Academics and teachers have slammed an Opposition plan to teach Victorian students Australian values and the principles of Western enlightenment as ??????shallow and absurd''.
Monash University education expert David Zyngier said schools already taught students about the Australian values of fairness, respect and equality.
??????It is implicit in what we do,'' he said.
He also criticised the Coalition's plans to scrap Victoria's cross-curriculum priorities of Aboriginal and Torres Strait Islander histories and cultures, Asia and Australia's engagement with Asia, and sustainability.
??????Cross-curriculum priorities are not a distraction, they are an enrichment and if we only focus on literacy and numeracy then childrens' lives will be impoverished and our kids will turn out to be literate and numerate morons,'' Dr Zyngier said.
On Wednesday the Coalition said that it would strip back the curriculum, ditch the Safe School program, unshackle principals from red tape and give schools more autonomy if it won November's state election.
It made these promises in a School Education Values Statement, which said students needed a ??????thorough grounding in Australian values''.
??????Concepts like the inherent dignity of the individual, religious tolerance, the principles of the Western enlightenment ??? such as freedom of speech, equality before the law and government by consent,'' the document said.
Oppositon leader Matthew Guy said Dr Jennifer Buckingham, a senior research fellow at conservative think tank the Centre for Independent Studies, would review the Victorian curriculum if the Coalition was elected.
Dr Kevin Donnelly, a senior research fellow at the Australian Catholic University who co-chaired the federal government's 2014 review of the Australian national curriculum, commended the plan.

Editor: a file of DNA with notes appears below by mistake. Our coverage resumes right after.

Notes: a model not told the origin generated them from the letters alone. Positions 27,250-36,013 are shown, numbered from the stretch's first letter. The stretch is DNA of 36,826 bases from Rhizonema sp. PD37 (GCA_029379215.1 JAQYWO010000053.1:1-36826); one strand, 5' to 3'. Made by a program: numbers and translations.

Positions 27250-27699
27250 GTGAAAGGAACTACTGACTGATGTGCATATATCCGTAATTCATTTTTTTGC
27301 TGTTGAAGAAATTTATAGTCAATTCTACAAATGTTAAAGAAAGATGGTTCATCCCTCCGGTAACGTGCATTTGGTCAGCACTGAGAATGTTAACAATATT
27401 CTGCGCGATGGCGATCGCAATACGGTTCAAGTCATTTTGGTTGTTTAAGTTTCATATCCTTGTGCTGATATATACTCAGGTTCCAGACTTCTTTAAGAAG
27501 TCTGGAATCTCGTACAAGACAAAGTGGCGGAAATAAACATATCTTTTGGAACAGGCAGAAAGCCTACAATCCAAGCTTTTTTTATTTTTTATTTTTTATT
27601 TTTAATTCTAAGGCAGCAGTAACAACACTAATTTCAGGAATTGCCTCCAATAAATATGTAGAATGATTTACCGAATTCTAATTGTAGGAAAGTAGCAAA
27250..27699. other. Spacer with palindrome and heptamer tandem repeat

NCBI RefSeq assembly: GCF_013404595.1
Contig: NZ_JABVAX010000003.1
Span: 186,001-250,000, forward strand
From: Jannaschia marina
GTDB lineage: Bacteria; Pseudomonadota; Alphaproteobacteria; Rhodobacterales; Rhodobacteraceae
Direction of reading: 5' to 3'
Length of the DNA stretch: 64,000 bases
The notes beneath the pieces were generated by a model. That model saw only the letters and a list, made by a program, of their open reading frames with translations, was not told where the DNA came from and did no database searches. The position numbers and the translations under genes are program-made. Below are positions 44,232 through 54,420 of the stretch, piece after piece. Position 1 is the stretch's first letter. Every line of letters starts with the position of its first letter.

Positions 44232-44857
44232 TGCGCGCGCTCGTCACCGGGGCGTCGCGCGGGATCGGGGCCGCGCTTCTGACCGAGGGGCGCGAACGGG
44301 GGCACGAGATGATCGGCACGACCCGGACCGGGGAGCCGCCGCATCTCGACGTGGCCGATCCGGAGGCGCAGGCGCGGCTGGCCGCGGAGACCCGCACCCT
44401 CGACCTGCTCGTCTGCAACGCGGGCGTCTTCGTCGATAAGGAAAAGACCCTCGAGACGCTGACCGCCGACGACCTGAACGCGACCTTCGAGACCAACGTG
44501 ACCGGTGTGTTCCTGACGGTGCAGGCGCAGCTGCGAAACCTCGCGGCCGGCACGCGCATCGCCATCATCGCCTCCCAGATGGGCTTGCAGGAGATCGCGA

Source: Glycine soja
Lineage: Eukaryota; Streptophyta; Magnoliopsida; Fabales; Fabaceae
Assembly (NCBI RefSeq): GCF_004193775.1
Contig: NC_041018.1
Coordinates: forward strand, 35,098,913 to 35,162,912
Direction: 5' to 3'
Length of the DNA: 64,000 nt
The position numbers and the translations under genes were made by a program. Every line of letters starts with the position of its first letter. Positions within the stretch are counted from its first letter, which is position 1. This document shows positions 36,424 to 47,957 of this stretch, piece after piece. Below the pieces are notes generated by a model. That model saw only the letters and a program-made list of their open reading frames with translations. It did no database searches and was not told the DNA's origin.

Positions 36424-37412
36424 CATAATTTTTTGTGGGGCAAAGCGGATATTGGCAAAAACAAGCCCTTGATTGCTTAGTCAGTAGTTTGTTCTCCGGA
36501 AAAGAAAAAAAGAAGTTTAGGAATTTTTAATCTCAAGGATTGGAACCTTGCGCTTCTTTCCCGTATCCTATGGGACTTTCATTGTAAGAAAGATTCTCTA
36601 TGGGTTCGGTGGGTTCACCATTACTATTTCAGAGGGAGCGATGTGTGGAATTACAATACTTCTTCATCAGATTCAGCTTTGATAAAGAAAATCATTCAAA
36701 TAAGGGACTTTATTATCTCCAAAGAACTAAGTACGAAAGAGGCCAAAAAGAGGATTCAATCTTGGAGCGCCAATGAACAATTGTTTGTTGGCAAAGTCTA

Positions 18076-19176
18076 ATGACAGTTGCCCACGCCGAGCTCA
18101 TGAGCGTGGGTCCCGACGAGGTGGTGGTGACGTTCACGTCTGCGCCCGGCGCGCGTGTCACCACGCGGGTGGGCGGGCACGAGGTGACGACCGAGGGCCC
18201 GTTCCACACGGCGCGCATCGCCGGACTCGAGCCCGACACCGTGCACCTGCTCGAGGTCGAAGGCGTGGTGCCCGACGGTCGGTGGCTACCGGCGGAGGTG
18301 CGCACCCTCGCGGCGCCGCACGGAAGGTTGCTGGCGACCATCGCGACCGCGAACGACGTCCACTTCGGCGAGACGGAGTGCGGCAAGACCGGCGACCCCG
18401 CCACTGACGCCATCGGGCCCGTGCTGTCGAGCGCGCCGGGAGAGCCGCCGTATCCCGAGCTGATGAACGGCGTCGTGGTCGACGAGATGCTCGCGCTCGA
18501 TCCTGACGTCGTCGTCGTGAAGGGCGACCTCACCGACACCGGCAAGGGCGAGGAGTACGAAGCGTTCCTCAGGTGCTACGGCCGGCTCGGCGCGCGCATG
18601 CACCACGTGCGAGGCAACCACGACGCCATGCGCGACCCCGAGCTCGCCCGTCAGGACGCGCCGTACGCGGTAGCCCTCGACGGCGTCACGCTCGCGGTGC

???I think it's very comprehensive and timely,'' he said.
He said the Victorian curriculum was cluttered, crowded, superficial and politically correct, particularly when it came to the Safe Schools program and Respectful Relationships.
??????Less is good, let's focus on deep learning and essential learning,'' he said.
But University of Melbourne emeritus professor Richard Teese said the document's emphasis was ??????wrong''.
??????The focus should be on engaging students in their school work so they build their commitment to Australian society on the basis of their achievements at school and the quality of relationships they form at school,'' he said.
He said it was vital that students remained engaged, because their attachment to liberal democratic values weakened as their achievement levels fell.
??????It's pretty predictable stuff from the Coalition, there's nothing new in this, it's a series of themes they trot out regularly,'' he said.
??????Every years we graduate 50 to 60,000 year 12 students and the great majority have formed good relationships with schools and respect teachers and Australian institutions and have a realistic view of their prospects.
"When you put that up against the shallow, fear-mongering collapse of values that the Coalition is proposing it verges on the absurd.''
Education Minister James Merlino said the curriculum should be written by experts, not politicians.
??????The only thing Liberals do when it comes to education is rip money out of schools,'' he said.
The Independent Education Union described the proposal as a "divisive, backwards mess", while Australian Education Union Victorian branch president Meredith Peace said parents wanted a school funding plan from the Coalition instead of a ??????smokescreen''.
??????It is unfortunate that Matthew Guy thinks the only thing that can get him elected is to come up with some values war a week before students return to school,'' Ms Peace said.
Glenn Savage, a senior lecturer in education policy at University of Western Australia and a senior honorary fellow at the University of Melbourne's graduate school of education, said the document read ??????like a scare campaign''.
??????It is more of a ideological think piece than a policy document. It wants to fight ideology with ideology. It is a hark back to the culture wars,'' he said.
Teachers are sceptical about the curriculum being overhauled with every change of government, according to Victorian Association for the Teaching English president Emily Frawley.
??????It is important to remember that a curriculum is only as strong as the teacher who imparts it,'' she said.